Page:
This Is One of the Oldest Chinese Restaurants in NYC
By Ron Rossi
Having lived in China for over 6 years, I did learn a great deal about Chinese restaurants, locations, and places to visit and eat. Beijing, Shanghai, Hong Kong, and a total of over 30 cities to visit while living there do give you deep love and understanding for living and eating there. So, when you're back in New York City, where you grew up, you're always looking for a great place to visit and eat in. And, Nom Wah Tea Parlor is a great place to step into. Even in today’s new way we have to visit.
Nom Wah Tea Parlor: 100 Years in NYC
Since 1920, Nom Wah has been here in New York City. Located on the lower east side, right along with the same address since the beginning on Doyers Street, Nom Wah Tea Parlor is a good place to visit. It is small, very much the same as 1920, and has a number of customers there waiting to go inside or eat outside.
We signed the reservation list and had to wait about 30 minutes to get inside. Once we did, the tables were spread out and protected. The team was ready also for us to be there. They brought out the menu and provided an online link for us to receive more details.
To start the process they asked if we wanted something to drink like water or tea. You can also have Chinese beer if you want. At 1 pm in the afternoon, we ordered the black Chinese tea with our meal.
We then spent time looking at the menu before putting together our list of items to the waiter. This was simple enough at the time. And, it did not take long. In fact, the first item they brought out in five minutes was the Stir-Fried Rice with Shrimp which was one of their specialties. It was that fast. When we had it in front of us we tried it.
The Stir-Fried Rice
The Stir-Fried Rice was good. It was simple. Tasty. But very dry. No moisture to it. It was that simple. The waiter stopped by and asked us what we thought. We told him we had lived in Hong Kong and had eaten this all the time.
We asked what they put in the recipe about specific items. We were told that in Hong Kong we can receive it the way they used to make it that way over there. Here, in New York, they do not do that because quests do not know about the original versions or the way items were made. It is the way things are made now that works here. That is different.
Pork Siu Mai, and More...
Next, they started to bring out the other items to consider. This included Pork Siu Mai. Shrimp Sushi Roll. Rice Rolls with Shrimp. There were also Rice Rolls with Spare Ribs which were moist and fresh. There were also Scallion Pancakes which were truly fresh, warm, and had some spice to them.
Then they brought out the Stuffed Eggplants. The three portions were moist and had the right taste. They were also firm, giving it a flavor you would like to have for a meal. This was followed by an order of Pan Fried Noodles which were warm. They even tasted like our first course of Stir-Fried Rice. The same consistency but no real moisture.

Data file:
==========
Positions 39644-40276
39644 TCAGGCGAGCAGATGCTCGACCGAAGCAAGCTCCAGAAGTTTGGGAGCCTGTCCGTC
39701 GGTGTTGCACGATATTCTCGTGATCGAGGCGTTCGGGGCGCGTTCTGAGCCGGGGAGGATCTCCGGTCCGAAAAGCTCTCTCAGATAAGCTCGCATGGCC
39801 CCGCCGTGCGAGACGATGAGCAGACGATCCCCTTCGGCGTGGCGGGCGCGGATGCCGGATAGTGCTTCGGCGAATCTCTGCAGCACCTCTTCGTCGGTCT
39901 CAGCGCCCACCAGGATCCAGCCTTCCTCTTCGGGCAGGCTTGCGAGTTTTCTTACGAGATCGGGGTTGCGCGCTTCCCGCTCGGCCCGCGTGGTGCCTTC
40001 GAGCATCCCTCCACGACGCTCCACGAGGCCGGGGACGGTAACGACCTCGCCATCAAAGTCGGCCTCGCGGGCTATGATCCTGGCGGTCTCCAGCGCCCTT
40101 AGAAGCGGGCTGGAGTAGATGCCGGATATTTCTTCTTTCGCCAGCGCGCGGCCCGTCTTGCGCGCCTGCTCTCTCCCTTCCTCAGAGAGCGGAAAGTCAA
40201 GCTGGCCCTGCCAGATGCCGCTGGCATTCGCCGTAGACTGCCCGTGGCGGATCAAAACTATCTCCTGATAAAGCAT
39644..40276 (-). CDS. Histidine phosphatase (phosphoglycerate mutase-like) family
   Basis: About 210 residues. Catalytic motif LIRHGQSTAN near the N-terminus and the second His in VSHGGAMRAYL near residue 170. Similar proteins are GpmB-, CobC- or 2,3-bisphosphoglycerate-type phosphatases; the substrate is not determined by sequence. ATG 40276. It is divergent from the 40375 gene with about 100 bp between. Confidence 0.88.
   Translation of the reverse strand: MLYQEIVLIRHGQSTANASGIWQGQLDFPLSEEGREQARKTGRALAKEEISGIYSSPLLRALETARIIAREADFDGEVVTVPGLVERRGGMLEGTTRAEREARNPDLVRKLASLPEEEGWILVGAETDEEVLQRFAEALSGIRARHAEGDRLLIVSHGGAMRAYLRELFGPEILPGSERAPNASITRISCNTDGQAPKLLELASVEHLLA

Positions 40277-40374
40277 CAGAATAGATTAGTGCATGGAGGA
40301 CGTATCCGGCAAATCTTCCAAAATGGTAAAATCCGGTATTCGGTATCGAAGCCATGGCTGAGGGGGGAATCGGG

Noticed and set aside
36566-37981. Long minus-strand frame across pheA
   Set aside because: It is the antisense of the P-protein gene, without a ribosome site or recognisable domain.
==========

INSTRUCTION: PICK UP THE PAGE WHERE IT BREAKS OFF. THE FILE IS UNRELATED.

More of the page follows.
Stuffed Eggplant and Scallon. Photo by Ron Rossi
The Pork Buns
Finally, they brought out the Pork Buns. This was one large bun you could serve to 2 guests at once. The bun was white and soft. It tasted well. The inside of the pork sauce was good and firm. Another good flavor as you took a bite from the bun and enjoyed it as you ate your meal.
Pork buns. Photo by Ron Rossi
After this, we had the desert. We had two versions of White Buns. One with red beans inside. The other buns had lotus inside. These two versions of Pork Buns were very good. Just the right size and flavor. We also had one large Almond Cookie. It was perfect. And it tasted just like an almond. With a cup of tea, it was ideal.
Buns for dessert. Photo by Ron Rossi
Overall it was a good Chinese meal. This was typical of what you would find in most Chinese Restaurants located on the lower east side of Chinatown in New York City.
They all taste the same. They all offer the same variety. They all have the same price for the items they offer. It is not different from typical Chinese food from their neighbors or the area. (I even found a good Chinese restaurant that offers the same selection as I used to have in China. That is rare.)
At Nom Wah Tea Parlor the team is very nice. The offering is good. The service is nice. The price is fine. You can pay only with an AMEX Card or cash. They do not take other charge cards. This can be a bit of a problem for some guests.
Yes, Nom Wah Tea Parlor has been here for 100 years. One of the first in New York. It is not as old as some of the places found out in San Francisco which are even older. And they are not like what we would find when visiting or living in China or Hong Kong.
I have even lived in the area of Shenzhen, which is the duty-free area in Southern China before you cross over to the Hong Kong border and side. Those restaurants are typical for the area. They are the type we do get used to, and love, the longer we are there.
Nom Wah Tea Parlor
13 Doyers St.
New York, NY 10013